Footfall drops for first time since February

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Shopping Footfall

Footfall in May fell for the first time since February, as the post-Easter slowdown and poor weather conditions kept shoppers indoors.

New data from the BRC–Springboard Footfall Vacancies Monitor showed that footfall fell by one per cent year-on-year last month across all destinations.

The high street fared worst, seeing its steepest decline in footfall since June last year with a drop of two per cent, well below the three-month average of 0.8 per cent growth.

“The biggest movement was noticeable in the number of visitors to the high street, which after several months of growth, saw the steepest decline since June last year,” British Retail Consortium (BRC) chief executive Helen Dickinson said.

“In an uncertain economic climate, retailers will be looking to the next government to deliver on their commitment to fundamental reform of business rates; to implement a more sustainable system that allows for growth and investment.”

READ MORE: April’s footfall remained “largely positive” despite inflation

Elsewhere, retail parks saw growth of 1.5 per cent, although this still below the 1.8 per cent three-month average.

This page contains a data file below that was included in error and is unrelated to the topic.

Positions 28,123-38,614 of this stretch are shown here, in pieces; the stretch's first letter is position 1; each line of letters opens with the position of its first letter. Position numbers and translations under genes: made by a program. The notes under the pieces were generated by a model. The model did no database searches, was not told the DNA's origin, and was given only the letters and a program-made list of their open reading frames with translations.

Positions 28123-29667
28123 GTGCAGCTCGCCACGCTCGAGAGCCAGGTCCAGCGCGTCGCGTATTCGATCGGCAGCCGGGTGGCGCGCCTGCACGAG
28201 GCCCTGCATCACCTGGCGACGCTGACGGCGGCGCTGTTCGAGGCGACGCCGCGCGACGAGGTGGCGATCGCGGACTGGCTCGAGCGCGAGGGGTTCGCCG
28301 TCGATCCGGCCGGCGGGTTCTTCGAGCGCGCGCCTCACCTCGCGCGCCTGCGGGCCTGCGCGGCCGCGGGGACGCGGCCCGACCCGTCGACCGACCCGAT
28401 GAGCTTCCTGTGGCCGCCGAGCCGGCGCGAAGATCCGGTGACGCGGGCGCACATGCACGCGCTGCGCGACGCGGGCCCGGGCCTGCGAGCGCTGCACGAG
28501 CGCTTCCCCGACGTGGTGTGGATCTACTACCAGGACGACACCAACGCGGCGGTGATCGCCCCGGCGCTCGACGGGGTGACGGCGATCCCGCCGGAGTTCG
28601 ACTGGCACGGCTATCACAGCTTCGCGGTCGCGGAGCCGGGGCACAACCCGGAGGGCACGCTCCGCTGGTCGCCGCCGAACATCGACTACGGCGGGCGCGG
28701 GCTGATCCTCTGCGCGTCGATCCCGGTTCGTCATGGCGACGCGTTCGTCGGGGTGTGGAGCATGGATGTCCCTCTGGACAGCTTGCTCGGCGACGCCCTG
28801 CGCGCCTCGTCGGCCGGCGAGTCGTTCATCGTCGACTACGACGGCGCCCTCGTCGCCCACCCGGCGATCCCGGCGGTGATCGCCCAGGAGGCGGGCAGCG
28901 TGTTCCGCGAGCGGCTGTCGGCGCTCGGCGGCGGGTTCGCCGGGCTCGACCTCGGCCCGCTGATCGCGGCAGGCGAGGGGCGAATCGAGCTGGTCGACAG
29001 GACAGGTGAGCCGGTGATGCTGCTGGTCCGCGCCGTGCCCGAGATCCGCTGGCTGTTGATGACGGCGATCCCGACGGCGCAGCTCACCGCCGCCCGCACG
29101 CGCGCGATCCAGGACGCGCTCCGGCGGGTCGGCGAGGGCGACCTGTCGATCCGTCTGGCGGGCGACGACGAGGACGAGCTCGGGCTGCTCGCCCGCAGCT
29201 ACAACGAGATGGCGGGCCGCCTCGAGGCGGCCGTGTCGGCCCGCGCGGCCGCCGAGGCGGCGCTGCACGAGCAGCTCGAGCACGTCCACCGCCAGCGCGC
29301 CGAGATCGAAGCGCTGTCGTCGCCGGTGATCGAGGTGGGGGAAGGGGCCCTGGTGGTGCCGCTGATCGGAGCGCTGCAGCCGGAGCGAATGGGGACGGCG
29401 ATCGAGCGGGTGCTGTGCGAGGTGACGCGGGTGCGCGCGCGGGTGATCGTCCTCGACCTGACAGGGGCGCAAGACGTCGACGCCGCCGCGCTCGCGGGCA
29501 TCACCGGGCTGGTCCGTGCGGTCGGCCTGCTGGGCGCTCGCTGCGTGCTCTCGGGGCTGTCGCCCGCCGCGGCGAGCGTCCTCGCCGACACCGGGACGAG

Shopping centres also saw a decline of 1.3 per cent, over double the three-month average decline of 0.5 per cent.

Springboard insights director Diane Wehrle said this demonstrated a trend of “moderation” among shoppers.

“The slowing of growth in footfall post-5pm to 1.1 per cent in May from 3.5 per cent in May 2016 reflects this moderation, suggesting fewer shoppers opted to stay longer and eat out after their shopping trips; a concern for retail locations that have focused on expanding their food offer to grow shopper dwell time,” she said.

“The drop in footfall was mirrored by a drop of 3.7 per cent in UK sales as measured by Springboard’s sales index which tracks sales in bricks and mortar stores – with fashion spend in particular dipping in May.

“These are clear signals that consumers have started to display greater spending restraint.”

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